KC: In the colonial period, in the early republic, fertility levels were generally quite high. People had fairly large numbers of pregnancies and childbirths. That's not to say that people weren't interested in controlling fertility, and although in many cases they may have been more interested in promoting fertility.
What we know is there were a large number of herbal remedies – methods that couples turned to for both birth control and abortion. And while none of these are, as a fact, nearly as effective as birth control or abortifacient drugs today, they do seem to have been used, and there doesn't seem to have been – in a lot of cases – any particular concern about these.
In the 19th century, it was perfectly possible for people to buy drugs known to have abortifacient properties like pennyroyal, for example. You could walk into a pharmacy and buy any number of drugs – that were not usually labeled abortifacients because that was illegal, but labeled "menstrual regulators" or "for female maladies" or things like this. That was really common.
SSD: Anti-abortion rights groups talk a lot about the Hippocratic Oath. The group that is challenging the abortion pill mifepristone in the courts right now is called the Alliance for Hippocratic Medicine, which is a reference to the fact that abortion is mentioned in the oath. So you paint a more complicated picture of that history. Can you explain a little bit about abortion and Hippocrates?
KC: One important thing is that the Hippocratic Oath only ever applied to a very small group of physicians – this was never universal in the Greek world. But yes, it does contain a line saying, I will not give a woman a "pessary" to cause an abortion. A pessary is actually something that's inserted into the vagina – a much stronger drug than those taken orally or applied externally, and thus much more dangerous.
It's significant, perhaps, that the oath forbids this one type of abortion, but it doesn't say, 'I won't give a woman abortion drugs,' it says very specifically, 'I won't give a woman a pessary.' So it could be that what the oath is forbidding is giving this very dangerous form of abortifacient drugs, because the oath also has prohibitions on giving poison.
The other thing, though, is that the Hippocratic Oath is just one of many Hippocratic texts. At one time, they were all attributed to the physician Hippocrates and scholars now know that they were written by a variety of physicians. But other Hippocratic texts describe abortions, including one of the most famous Hippocratic texts, On The Nature of the Child, which describes a physician inducing an abortion in an enslaved woman at the behest of her mistress, for whom the slave will lose value if she's pregnant. So it describes a physician telling you how to induce an abortion. And then other Hippocratic texts give drugs that will induce abortion.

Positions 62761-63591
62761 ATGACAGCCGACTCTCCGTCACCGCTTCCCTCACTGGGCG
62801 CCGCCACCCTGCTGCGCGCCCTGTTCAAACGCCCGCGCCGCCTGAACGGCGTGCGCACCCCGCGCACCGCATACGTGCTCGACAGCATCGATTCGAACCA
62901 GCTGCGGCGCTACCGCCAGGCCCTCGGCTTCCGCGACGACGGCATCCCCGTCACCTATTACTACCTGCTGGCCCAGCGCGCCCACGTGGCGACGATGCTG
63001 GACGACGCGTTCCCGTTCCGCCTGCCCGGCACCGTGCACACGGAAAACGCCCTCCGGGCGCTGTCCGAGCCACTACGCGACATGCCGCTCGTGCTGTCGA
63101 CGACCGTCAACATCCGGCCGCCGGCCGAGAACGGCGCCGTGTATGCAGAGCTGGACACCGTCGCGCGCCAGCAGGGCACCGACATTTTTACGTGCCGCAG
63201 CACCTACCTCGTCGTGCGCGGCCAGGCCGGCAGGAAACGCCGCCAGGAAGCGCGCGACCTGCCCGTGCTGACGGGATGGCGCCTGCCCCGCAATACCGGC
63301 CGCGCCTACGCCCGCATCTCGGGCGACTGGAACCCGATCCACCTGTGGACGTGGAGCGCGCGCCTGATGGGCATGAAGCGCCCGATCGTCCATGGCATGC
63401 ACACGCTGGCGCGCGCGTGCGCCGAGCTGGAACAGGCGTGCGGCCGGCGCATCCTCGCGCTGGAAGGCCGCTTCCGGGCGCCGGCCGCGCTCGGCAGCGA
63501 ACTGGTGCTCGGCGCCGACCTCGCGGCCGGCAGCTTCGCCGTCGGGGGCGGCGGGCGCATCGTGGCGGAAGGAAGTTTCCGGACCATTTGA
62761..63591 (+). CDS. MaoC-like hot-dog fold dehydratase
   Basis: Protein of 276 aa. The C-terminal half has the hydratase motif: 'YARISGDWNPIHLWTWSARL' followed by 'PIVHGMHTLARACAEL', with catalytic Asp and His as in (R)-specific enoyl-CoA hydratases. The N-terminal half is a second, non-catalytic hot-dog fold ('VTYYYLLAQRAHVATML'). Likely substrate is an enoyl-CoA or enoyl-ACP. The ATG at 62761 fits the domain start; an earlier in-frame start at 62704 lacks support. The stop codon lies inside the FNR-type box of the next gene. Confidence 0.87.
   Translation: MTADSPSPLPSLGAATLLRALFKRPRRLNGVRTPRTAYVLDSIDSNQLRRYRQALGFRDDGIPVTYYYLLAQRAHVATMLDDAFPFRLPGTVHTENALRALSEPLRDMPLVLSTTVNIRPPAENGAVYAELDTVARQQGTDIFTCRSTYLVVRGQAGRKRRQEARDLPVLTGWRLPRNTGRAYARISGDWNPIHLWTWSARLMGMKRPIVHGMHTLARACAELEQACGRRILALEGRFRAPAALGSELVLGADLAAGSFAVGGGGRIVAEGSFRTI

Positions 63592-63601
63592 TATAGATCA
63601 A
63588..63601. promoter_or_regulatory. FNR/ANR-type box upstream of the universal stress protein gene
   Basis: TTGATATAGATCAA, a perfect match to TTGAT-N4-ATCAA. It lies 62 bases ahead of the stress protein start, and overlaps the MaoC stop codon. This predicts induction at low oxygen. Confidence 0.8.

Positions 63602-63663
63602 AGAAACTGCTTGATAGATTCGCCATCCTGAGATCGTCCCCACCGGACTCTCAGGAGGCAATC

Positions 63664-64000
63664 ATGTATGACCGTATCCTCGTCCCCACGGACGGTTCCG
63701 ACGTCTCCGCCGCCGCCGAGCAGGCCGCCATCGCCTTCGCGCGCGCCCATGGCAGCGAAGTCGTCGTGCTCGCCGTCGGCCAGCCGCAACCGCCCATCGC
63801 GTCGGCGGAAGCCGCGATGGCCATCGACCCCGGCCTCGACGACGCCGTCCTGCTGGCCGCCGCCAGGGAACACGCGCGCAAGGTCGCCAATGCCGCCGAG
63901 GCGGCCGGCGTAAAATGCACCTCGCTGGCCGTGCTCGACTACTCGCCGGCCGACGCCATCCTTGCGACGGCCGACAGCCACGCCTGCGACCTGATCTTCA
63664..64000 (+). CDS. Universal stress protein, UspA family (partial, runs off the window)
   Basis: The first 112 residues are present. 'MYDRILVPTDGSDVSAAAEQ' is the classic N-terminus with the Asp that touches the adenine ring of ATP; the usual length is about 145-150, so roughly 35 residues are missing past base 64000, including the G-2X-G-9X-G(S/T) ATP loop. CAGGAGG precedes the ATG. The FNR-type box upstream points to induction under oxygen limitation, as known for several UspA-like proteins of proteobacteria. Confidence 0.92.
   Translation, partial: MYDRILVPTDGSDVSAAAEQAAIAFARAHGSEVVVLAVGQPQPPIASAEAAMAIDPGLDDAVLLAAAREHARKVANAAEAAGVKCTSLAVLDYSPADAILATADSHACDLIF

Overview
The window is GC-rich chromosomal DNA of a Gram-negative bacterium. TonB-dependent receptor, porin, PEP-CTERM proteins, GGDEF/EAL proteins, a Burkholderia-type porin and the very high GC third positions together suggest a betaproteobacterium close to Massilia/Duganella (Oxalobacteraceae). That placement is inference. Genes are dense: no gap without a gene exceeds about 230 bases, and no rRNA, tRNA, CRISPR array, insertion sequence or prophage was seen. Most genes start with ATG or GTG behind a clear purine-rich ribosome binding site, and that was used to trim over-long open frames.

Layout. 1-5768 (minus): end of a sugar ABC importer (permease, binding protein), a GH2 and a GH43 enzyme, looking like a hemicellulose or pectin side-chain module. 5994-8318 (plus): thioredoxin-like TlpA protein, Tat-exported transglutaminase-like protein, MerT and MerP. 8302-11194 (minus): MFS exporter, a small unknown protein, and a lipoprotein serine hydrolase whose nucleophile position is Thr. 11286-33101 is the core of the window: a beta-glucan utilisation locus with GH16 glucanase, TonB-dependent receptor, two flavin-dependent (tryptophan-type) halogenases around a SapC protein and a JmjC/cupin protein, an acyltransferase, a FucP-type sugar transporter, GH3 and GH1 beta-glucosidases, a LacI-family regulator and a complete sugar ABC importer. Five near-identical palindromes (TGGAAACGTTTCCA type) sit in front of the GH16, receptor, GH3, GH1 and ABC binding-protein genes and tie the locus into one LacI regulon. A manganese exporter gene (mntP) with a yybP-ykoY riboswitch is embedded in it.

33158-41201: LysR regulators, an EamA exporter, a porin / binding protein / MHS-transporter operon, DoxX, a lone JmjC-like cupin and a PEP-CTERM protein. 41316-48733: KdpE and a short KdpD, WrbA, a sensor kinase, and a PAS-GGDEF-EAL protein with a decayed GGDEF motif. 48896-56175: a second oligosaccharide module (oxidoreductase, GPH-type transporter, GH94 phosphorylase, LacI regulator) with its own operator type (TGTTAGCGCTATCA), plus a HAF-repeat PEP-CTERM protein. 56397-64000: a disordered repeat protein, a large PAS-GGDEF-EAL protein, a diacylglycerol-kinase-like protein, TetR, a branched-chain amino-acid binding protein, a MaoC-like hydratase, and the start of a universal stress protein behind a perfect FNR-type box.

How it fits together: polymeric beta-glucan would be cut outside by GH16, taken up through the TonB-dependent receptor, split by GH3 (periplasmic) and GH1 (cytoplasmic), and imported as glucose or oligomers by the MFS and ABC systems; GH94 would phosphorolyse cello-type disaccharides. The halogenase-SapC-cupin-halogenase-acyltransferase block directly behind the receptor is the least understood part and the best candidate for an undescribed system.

So it's quite clear that abortion was going on in the ancient Greek world and that physicians were involved in it. To the extent that there are strictures against abortion in the ancient world, they tend often to be based on a sense that the fetus is really the property of the father and that abortions are wrong because they deprive the father of offspring.
Other physicians and philosophers endorse abortion in specific circumstances, as a way of population control for example, and certainly many physicians endorse abortion if carrying a pregnancy would be harmful to the woman. So the attitude toward abortion in the ancient world, even among the Hippocratic physicians, was a lot more complicated than I think those pro-life arguments make out.
SSD: You make the point that both those who support and oppose abortion rights point to history to support their arguments. So a big picture question is – what do you think the value is in examining these historical texts? It seems like there's a choose-your-own-adventure aspect to finding a historical text that's going to make your argument look rooted in the past.
KC: In the case of abortion, there is this explicit drawing on history on both sides. That's the history here that's more visible, whereas I think some of the other ideas that I talk about in the book are more submerged.
So one of the things that I thought was important to do was to actually connect these multiple histories of abortion. You could find people in the past thought all abortion was wrong. You could find people who said different things. You can find all of those precedents. But I really thought it was important to connect that history with this more submerged history of ideas about the heartbeat, with ideas of the pregnant woman being hostile to the fetus, for example.
Copyright 2023 NPR. To see more, visit https://www.npr.org.